The following errata apply to the first hardcover and electronic editions of The Book, published in 2016 by W. W. Norton. Factual errors are addressed here, grammatical errors and spelling mistakes are not.
In alphabetical order, my thanks to Violetta Budzicz, Jay Criostomo, Matt Garvey, Christopher M. Mislow, Fred Schreiber, Lawrence Silver, Richard Swearingen, Daniel Woolf, and John Wyndham for pointing out the errors given below.
- Charles Martel was Charlemagne’s grandfather, not his father.
- The cuneiform sign here is not gi for “reed” but rather a for “water”.
- Ottmar Mergenthaler demonstrated his Linotype at the New York Tribune, not the Chicago Tribune.
- Ammonium chloride would not have been used in solution to etch iron, although it was used to make stronger acids suitable for that purpose.
- Herodotus was Greek, not Roman. (Other references to Herodotus made throughout The Book specify this correctly.)
- In a linguistic sense, Aramaic is Semitic rather than Persian. However, some inhabitants of the Persian Empire spoke it or derivatives thereof.
- The pages of the Gutenberg Bible match Pythagoras’s constant, not the Golden Ratio.
- Warren G. Harding succeeded Woodrow Wilson as President of the United States on the 4th of March, 1921. Both the “Permanent Conference on Printing” and the “Committee on the Simplification of Paper Sizes” were established after that date, and so it would have been the Harding administration, not the Wilson administration, that established them.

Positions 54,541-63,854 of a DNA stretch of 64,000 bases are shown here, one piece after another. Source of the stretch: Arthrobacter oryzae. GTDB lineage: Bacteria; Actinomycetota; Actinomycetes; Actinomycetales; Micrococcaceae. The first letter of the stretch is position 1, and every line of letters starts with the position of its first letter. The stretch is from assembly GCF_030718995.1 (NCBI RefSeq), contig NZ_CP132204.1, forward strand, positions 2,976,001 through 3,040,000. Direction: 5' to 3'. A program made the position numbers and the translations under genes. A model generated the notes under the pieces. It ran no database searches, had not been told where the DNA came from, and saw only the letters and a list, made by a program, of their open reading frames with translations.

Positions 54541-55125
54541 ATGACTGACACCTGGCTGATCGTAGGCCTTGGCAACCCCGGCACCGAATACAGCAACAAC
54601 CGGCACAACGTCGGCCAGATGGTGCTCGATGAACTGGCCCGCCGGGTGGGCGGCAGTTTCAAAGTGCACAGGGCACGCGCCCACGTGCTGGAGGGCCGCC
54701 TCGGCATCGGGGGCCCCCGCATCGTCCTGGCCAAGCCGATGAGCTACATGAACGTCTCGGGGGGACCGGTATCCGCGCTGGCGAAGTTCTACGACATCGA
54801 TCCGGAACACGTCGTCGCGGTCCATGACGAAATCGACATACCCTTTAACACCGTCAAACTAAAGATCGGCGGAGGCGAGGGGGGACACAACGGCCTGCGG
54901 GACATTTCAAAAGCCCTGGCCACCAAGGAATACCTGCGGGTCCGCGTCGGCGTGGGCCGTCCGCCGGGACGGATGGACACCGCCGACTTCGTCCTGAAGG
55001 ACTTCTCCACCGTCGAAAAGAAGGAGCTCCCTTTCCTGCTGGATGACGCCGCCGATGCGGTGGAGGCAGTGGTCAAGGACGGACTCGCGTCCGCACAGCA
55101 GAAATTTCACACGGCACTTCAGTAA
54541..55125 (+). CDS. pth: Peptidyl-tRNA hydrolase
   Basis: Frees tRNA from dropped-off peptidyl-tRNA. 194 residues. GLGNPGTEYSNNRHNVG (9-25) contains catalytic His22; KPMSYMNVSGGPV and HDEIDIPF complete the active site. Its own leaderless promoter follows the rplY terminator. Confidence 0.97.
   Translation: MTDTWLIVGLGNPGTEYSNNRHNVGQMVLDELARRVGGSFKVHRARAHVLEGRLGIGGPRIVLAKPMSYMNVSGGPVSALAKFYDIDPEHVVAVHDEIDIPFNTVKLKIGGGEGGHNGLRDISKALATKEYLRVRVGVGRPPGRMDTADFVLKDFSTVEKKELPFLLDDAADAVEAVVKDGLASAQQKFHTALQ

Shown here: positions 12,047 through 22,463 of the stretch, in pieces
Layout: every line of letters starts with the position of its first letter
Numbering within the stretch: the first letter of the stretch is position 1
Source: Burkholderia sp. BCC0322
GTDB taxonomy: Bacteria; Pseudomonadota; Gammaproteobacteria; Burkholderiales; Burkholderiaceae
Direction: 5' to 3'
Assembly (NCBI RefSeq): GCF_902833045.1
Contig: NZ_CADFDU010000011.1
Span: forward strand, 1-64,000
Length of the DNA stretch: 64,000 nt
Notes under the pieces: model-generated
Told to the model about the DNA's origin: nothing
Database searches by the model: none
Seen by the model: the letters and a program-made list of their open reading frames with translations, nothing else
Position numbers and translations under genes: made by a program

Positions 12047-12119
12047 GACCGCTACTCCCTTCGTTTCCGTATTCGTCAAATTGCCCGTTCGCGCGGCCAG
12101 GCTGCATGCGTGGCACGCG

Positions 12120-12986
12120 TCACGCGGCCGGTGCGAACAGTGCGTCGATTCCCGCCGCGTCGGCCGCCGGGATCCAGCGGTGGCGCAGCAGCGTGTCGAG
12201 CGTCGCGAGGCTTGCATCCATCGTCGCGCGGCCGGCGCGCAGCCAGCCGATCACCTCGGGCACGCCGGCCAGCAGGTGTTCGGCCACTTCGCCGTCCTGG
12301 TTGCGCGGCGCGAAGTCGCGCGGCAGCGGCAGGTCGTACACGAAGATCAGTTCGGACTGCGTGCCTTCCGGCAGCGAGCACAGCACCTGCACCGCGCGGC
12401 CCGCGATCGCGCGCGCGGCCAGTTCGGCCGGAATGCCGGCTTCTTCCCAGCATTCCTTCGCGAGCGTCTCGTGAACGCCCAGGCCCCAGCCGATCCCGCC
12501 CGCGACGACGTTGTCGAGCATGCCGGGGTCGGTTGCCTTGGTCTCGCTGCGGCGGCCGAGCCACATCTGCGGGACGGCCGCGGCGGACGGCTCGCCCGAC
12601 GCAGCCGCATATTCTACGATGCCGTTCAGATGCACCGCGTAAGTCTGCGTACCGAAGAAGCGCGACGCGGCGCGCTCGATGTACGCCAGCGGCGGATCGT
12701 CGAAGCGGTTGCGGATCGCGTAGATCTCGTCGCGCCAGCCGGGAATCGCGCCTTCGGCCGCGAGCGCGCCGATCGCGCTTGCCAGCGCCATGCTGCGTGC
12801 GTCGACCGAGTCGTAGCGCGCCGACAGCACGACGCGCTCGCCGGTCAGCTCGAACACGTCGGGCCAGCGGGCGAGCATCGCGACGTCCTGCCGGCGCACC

- Herbert Hoover was Secretary of Commerce, not Secretary of State.
- The images of Gutenberg’s 42-line Bible shown here are not facing pages but rather the two sides of a single leaf. They should be swapped to correct their reading order.
- The caption for Colard Mansion’s De casibus gives a copyright date of 2015; the credit on page 400 states 2016. The former is correct.
- The term “4/c” here refers to a four-colour printing process.
- Note 87 refers to the British Museum’s description of its undated copy of Lovers Surprised by Death. The version of the image reproduced on page 197, however, is that held by the National Gallery of Art, which is dated to 1510.
- The contents of notes 66 and 67 are transposed.
If you come across an error in any edition of The Book, please don’t hesitate to get in touch! I’d appreciate it very much, and I’d be very happy to acknowledge you in future editions.